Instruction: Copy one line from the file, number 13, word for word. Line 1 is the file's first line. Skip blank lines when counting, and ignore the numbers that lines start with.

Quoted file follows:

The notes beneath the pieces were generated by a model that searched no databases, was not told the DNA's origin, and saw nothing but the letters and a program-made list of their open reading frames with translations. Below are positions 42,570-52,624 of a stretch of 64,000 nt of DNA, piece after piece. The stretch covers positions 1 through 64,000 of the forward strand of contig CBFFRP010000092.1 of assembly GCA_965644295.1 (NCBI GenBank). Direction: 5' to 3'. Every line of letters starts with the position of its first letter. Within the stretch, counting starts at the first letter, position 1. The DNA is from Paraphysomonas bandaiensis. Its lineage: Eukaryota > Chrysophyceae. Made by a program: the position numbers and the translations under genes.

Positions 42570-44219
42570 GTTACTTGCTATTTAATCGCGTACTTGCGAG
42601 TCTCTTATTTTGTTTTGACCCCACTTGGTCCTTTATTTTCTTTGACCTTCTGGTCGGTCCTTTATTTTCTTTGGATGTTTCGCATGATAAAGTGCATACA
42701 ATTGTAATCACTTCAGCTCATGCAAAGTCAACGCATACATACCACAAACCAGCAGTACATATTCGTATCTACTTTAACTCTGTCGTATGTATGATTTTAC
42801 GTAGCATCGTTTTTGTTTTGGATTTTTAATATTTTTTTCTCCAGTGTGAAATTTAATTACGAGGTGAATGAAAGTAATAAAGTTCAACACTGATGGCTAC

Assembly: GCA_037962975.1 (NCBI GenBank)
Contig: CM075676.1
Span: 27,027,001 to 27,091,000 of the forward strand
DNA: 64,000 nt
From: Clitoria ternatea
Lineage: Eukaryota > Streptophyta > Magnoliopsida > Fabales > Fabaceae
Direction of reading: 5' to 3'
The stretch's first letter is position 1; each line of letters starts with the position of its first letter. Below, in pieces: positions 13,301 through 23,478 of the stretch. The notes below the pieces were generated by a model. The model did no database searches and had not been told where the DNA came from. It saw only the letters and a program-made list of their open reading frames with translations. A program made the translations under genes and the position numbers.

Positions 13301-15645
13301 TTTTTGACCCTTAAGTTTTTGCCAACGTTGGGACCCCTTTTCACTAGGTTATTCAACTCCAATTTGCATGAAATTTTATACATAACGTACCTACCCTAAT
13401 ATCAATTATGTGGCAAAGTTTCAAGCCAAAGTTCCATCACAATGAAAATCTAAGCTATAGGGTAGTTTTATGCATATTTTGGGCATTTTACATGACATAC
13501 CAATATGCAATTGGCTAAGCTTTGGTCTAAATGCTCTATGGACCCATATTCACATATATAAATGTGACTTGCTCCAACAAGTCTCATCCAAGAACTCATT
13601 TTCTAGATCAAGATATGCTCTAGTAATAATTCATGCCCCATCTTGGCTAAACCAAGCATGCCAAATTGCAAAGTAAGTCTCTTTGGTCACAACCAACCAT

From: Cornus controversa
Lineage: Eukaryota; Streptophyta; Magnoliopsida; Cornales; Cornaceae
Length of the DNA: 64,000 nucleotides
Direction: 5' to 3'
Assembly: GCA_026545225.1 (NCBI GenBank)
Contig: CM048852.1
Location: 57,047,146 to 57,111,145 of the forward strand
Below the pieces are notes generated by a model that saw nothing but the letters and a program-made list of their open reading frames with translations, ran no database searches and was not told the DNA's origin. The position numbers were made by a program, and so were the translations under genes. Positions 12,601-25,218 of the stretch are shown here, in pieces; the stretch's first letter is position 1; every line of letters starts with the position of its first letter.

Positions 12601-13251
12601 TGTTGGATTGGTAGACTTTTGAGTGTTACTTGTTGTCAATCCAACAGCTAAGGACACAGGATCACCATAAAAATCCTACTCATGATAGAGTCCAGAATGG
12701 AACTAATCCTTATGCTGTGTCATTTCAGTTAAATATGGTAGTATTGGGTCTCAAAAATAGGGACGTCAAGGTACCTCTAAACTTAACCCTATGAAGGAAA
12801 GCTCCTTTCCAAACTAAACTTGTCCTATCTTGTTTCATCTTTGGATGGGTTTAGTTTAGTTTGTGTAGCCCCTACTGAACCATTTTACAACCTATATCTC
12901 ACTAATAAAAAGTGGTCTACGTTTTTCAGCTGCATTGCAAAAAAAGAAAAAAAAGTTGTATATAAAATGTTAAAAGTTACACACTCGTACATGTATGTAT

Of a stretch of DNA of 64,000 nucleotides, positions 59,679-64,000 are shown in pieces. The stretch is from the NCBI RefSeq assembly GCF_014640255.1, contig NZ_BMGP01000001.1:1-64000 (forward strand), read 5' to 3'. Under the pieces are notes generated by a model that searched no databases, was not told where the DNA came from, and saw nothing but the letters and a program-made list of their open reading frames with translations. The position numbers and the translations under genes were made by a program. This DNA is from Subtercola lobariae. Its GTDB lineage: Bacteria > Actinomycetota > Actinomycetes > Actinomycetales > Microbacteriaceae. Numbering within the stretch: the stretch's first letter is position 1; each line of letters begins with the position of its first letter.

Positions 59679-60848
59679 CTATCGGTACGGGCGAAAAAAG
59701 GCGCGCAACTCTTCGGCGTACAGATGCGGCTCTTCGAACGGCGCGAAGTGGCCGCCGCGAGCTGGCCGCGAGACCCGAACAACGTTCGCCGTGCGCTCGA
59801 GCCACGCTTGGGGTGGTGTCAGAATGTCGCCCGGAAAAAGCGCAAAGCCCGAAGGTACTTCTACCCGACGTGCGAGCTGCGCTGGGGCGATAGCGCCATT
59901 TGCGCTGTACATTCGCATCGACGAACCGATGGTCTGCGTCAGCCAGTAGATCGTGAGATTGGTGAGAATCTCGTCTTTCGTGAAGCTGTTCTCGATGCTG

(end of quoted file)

Direction of reading: 5' to 3'